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Will City Planning Commission Uphold Parking Maximums at St. Vincent’s?

A rendering of the Rudin family plans for new condos at the site of St. Vincent's Hospital. Rudin wants to include 152 parking spaces, far more than allowed under the zoning or wanted by the community. Image: Rudin via WSJ.

The sides are lining up for and against the oversized parking garage that the Rudin family wants to build for its luxury apartments at the former St. Vincent's Hospital site in Greenwich Village. Supporting the request to exceed Manhattan's parking maximums is Borough President Scott Stringer. Opposing it are the community board and the urban planning advocates at the Municipal Art Society. Next month, the City Planning Commission will decide whether to ignore its own guidelines and grant a special permit raising the maximums for the Rudins.

The Rudins want to build 152 parking spaces for a 450 unit development. They are only allowed 98 by law. To get more, they need a special permit from the City Planning Commission.

Community Board 2 took a particularly strong anti-parking position, requesting that no parking at all be allowed in the development. The board's official resolution [PDF] lists a number of reasons for opposing the garage, from the creation of a fourth curb cut on a single block, to the safety of the many pedestrians walking through the neighborhood and the desire not to induce more traffic on downtown's congested streets. "Fewer people are driving in New York City," states the resolution. "There's an increase in use of alternative transportation modes and the encouragement of this approach (e.g. through bike share), which CB 2 supports." New parking lots aren't part of the community board's vision for the neighborhood.

The Municipal Art Society, meanwhile, has called attention to Rudin's funny math. As Streetsblog previously reported, to get a special permit, the developers need to show that there isn't enough parking in the area to meet the demand generated by the project. In the Village, that's just not the case. "When the residential units are expected to be built there will be 740 available overnight spaces and 154 available weekday midday spaces within a quarter mile radius of the site," wrote MAS in testimony submitted to the City Planning Commission [PDF]. "This is more than enough spaces to accommodate the 137 cars that the applicant is estimating will result from the addition of 450 new housing units."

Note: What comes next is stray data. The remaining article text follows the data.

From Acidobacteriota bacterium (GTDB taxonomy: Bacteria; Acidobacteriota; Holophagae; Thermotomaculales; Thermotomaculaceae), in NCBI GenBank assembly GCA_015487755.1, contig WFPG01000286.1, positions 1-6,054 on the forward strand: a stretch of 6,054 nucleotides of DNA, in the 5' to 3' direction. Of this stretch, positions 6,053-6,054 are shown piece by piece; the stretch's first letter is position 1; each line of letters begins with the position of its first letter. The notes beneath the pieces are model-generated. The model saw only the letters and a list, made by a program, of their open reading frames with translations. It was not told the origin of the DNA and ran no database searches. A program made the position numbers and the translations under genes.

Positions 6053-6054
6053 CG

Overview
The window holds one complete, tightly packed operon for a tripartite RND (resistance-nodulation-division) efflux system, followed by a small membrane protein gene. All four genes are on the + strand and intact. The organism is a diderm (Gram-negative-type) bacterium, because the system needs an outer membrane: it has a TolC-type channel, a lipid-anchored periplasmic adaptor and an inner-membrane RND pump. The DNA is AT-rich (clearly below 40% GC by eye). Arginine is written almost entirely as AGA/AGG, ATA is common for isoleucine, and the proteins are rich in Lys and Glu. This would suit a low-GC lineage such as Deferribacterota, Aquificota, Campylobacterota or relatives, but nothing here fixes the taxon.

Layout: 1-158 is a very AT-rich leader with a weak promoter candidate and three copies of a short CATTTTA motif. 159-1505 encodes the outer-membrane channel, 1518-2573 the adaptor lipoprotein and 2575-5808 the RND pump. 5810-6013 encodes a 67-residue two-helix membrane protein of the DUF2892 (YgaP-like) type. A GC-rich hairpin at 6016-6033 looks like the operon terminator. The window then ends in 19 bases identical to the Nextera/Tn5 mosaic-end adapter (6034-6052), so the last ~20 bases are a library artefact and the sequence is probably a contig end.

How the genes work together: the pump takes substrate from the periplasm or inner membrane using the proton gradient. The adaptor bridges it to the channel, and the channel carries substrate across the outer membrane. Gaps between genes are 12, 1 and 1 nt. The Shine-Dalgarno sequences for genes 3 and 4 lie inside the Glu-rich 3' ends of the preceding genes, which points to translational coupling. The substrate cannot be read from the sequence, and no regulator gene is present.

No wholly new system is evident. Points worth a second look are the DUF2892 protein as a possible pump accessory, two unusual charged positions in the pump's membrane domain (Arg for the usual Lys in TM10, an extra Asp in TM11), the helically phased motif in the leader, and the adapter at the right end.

Rudin attempted to claim that many of those available spaces shouldn't count, since they're meant to be used only by the residents of the buildings they're attached to, but Streetsblog and MAS each scouted the area and found that almost all of the nearby garages allow non-residents to park.

"In order to reduce the amount of traffic on West 12th Street, which is primarily a residential street; the number of proposed parking spaces should be reduced," recommended MAS.

However, Stringer, who can be strong on parking issues at times, relied heavily on the formal -- and generally problematic -- analyses put forward in Rudin's environmental impact statement [PDF]. He further admitted that there is enough empty garage space nearby to fit every new car predicted by Rudin's projections, but said that would lead to garages between 91 percent and 98 percent full, which he said was too much. Stringer did acknowledge the community's safety concerns and urged Rudin to install mirrors and audio-visual signals to alert pedestrians of crossing traffic.

The question now is whether the City Planning Commission, like Stringer, will defer to Rudin or look a little more closely at the numbers. The City Planning Commission is on the record stating that limiting the amount of off-street parking is "consistent with the objective of creating an area with a transit- and pedestrian-oriented character." What's more, the commission is only supposed to issue a special permit when necessary, which, as MAS showed, is not the case in this instance. Will City Planning stand up for preserving a quality walking environment?

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